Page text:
China’s beleaguered oil sector could face fresh challenges following Donald Trump’s election as president, with some in the industry warning that a harder U.S. line toward China could stymie potential investment in the U.S. energy patch.
State-owned giants such as PetroChina Co. and China Petroleum & Chemical Corp. long viewed the U.S. as the golden egg of their global deal making ambitions, with its huge oil-and-gas reserves and a stable regulatory and political climate.
Now Mr. Trump’s election is brewing new uncertainty in the energy patch as experts see an inherent contradiction between Mr. Trump’s pledge to promote oil-and-gas drilling and his campaign rhetoric decrying globalization.
“Nobody knows what he’ll do,” said a person with ties to China’s top oil executives who has promoted the idea of more Chinese energy investment in the U.S.
An attorney who works with Chinese energy clients and others across Asia said he began fielding questions soon after Mr. Trump was declared victor.
It has been “a constant barrage of questions about what does this really mean,” said David Wochner, who leads the policy and regulatory practice at law firm K&L Gates.
On one hand, Mr. Trump and his team could likely be convinced of the value to the U.S. economy of exporting more energy, he said.
“But as you start to think about Asian investment—Chinese or otherwise—into U.S. energy infrastructure, and taking a stronger role perhaps in the U.S. energy market, and then having the ability to export the commodity to their home country, I think it becomes a bit of a guessing game at this point,” he said.
As a candidate, Mr. Trump pledged to slap a 45% tariff on Chinese imports and to brand China a currency manipulator. Either one would likely trigger retaliation by China’s government, and sour bilateral ties between the countries.
In many ways, the U.S. and China are natural partners when it comes to oil and gas. The U.S. has significant export ambitions—particularly of liquefied natural gas that increasingly is made from abundant shale reserves. At the same time, China is already a huge importer, and continues to grow each year.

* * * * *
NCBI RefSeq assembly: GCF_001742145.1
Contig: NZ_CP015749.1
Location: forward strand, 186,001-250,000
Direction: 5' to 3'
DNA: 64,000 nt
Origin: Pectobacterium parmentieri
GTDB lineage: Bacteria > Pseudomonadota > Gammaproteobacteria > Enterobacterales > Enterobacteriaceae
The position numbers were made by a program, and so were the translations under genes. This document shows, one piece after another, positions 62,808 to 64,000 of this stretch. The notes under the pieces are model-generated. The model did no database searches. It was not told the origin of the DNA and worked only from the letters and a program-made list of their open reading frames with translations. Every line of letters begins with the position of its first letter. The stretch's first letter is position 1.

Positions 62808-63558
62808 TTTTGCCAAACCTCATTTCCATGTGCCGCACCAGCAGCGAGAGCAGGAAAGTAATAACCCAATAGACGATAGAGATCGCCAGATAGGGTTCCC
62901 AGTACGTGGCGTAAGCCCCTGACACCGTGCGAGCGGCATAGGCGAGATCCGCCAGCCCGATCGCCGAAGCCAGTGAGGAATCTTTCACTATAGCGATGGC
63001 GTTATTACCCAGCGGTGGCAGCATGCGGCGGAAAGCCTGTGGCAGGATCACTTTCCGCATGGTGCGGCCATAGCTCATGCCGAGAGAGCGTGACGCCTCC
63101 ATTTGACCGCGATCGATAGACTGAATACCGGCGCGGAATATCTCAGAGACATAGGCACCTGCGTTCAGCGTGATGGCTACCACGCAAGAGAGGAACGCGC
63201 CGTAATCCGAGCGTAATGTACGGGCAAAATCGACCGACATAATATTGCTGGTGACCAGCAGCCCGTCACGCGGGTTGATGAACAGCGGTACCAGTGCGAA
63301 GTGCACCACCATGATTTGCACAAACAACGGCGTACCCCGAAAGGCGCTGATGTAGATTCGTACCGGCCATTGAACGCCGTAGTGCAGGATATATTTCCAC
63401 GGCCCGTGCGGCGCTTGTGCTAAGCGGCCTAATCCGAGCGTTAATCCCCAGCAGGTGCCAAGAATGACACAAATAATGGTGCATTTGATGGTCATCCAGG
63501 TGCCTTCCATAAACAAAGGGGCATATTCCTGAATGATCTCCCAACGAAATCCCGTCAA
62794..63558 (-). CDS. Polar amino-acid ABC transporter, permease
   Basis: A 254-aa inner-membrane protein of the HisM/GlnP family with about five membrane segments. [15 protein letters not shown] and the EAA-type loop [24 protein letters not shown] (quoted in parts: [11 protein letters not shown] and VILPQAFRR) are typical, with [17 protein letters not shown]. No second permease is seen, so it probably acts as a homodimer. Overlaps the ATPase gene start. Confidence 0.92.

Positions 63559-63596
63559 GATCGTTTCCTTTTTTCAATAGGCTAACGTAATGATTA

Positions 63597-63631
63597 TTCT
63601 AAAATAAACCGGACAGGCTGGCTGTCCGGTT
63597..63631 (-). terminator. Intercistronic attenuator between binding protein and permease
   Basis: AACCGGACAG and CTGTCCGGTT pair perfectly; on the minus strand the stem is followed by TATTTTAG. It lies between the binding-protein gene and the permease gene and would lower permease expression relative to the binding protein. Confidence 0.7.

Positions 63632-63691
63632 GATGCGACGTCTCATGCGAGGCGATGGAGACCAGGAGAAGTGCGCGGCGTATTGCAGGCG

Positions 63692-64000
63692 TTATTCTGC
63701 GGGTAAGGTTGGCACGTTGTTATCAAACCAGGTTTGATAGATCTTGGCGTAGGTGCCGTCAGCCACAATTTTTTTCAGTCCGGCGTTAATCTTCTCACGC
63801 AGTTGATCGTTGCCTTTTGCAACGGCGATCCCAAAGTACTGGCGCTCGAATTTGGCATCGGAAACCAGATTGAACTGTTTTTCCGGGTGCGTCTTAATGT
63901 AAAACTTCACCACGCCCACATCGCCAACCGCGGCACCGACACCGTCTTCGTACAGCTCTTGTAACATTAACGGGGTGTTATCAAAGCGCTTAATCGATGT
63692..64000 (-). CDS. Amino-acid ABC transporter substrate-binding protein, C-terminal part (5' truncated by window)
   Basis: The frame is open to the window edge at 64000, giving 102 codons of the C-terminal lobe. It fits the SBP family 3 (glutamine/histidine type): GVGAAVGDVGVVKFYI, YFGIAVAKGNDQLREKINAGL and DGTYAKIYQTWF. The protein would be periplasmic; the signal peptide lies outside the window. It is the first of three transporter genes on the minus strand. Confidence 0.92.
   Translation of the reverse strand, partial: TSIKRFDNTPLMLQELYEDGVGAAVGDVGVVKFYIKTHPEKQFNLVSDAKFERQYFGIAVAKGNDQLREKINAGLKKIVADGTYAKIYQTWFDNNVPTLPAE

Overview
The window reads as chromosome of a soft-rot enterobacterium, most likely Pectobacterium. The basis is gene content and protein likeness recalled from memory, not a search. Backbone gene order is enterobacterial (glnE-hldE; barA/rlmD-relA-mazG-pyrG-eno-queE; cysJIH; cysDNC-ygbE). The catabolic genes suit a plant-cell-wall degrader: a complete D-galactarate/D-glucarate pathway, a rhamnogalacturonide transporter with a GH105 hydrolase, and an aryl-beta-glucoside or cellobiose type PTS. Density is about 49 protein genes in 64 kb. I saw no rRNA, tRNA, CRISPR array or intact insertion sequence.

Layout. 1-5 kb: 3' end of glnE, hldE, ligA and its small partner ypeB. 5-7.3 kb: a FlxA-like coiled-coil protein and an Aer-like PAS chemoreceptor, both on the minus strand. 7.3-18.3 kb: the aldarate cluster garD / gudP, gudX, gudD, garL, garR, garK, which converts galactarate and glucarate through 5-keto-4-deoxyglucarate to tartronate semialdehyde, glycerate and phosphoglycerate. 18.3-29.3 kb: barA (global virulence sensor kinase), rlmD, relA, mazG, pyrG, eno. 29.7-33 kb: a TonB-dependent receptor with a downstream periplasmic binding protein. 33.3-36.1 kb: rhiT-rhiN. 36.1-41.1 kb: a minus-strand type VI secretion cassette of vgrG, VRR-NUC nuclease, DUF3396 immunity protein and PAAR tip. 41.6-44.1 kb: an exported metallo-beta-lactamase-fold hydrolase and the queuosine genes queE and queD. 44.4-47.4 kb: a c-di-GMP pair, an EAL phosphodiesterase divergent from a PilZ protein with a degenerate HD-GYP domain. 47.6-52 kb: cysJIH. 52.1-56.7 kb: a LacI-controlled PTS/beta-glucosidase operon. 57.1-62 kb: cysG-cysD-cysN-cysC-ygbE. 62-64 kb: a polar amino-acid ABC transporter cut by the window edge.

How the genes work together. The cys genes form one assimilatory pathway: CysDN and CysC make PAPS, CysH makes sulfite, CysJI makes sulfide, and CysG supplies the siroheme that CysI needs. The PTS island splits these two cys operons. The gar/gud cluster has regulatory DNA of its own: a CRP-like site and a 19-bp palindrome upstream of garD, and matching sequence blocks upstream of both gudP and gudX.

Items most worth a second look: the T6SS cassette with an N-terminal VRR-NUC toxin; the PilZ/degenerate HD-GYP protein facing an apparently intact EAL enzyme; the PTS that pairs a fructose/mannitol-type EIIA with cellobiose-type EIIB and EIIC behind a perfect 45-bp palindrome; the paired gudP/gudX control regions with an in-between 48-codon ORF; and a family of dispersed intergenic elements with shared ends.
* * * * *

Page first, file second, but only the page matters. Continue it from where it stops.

As a result, its companies have been scoping out potential investment in everything from stakes in U.S. oil and natural gas fields to energy infrastructure such as pipelines and export terminals on the Gulf of Mexico coast. That includes big state-owned energy giants and a host of smaller companies that are eager to cement their footprints abroad, say people who advise the companies.
No doubt, getting a foot in the door in the U.S. has never been particularly easy for China’s energy companies. Most notably is the failed takeover attempt of U.S. oil producer Unocal Corp. by China’s state-owned Cnooc Ltd. in 2005. Cnooc’s bid at the time suffered from a wave of anti-China sentiment on a wide range of issues including China’s trade practices—closely mirroring what Mr. Trump says today.
Under the Obama administration, Chinese companies found greater footing. They successfully completed a number of deals, including with U.S. shale pioneer Chesapeake Energy Corp. and others.
Today Mr. Wochner advises China’s energy companies to engage early with the new administration to form a better sense of how regulations may change. Political analysts say the uncertainty will spur much consternation in Beijing.
Mr. Trump’s victory likely increases the “level of political risk associated with investing in the United States in the eyes of many Chinese energy executives,” said Erica Downs, a China energy expert at the consultancy Eurasia Group. “This will be a disappointment because of the good investment opportunities here.”